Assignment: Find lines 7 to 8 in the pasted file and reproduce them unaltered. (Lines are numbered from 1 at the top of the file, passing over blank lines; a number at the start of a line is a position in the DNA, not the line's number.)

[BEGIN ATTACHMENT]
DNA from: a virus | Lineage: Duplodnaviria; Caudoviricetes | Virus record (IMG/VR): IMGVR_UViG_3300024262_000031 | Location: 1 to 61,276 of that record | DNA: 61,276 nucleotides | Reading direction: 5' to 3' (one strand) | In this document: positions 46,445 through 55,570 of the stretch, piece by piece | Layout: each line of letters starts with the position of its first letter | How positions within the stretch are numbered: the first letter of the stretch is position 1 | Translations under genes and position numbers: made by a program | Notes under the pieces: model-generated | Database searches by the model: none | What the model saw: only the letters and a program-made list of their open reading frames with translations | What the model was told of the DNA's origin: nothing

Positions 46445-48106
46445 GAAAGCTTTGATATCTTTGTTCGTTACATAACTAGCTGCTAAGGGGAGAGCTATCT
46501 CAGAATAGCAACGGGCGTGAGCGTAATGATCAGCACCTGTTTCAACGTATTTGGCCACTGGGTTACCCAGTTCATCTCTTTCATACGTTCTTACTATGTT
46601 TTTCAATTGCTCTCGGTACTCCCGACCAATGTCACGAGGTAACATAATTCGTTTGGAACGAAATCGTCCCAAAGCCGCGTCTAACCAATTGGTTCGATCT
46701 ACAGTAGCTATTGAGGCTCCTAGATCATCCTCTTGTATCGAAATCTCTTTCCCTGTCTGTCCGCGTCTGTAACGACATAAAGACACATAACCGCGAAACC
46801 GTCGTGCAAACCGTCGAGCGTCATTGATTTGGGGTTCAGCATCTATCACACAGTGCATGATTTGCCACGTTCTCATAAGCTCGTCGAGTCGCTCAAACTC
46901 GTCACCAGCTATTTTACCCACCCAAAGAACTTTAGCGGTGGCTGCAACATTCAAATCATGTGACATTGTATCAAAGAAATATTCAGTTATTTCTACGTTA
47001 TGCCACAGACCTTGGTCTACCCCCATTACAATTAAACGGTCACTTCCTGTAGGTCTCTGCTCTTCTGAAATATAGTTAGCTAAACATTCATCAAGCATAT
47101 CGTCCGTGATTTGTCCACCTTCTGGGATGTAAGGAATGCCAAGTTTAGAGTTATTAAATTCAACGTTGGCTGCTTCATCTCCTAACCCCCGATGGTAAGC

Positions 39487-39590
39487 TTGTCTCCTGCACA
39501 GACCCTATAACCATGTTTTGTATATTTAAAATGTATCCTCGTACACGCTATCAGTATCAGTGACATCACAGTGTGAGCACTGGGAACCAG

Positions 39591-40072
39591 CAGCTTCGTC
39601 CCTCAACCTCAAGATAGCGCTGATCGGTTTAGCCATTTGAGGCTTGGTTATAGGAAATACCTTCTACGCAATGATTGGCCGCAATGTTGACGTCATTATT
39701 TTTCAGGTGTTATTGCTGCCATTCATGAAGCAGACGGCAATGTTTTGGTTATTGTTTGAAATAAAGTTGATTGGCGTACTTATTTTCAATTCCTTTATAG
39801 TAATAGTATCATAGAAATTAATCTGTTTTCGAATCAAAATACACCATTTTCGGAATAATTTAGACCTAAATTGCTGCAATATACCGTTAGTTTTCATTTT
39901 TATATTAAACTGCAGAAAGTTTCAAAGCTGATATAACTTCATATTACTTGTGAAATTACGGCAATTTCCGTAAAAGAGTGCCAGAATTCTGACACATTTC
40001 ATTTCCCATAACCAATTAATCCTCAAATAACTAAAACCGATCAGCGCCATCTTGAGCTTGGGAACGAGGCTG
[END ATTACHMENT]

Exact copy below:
46801 GTCGTGCAAACCGTCGAGCGTCATTGATTTGGGGTTCAGCATCTATCACACAGTGCATGATTTGCCACGTTCTCATAAGCTCGTCGAGTCGCTCAAACTC
46901 GTCACCAGCTATTTTACCCACCCAAAGAACTTTAGCGGTGGCTGCAACATTCAAATCATGTGACATTGTATCAAAGAAATATTCAGTTATTTCTACGTTA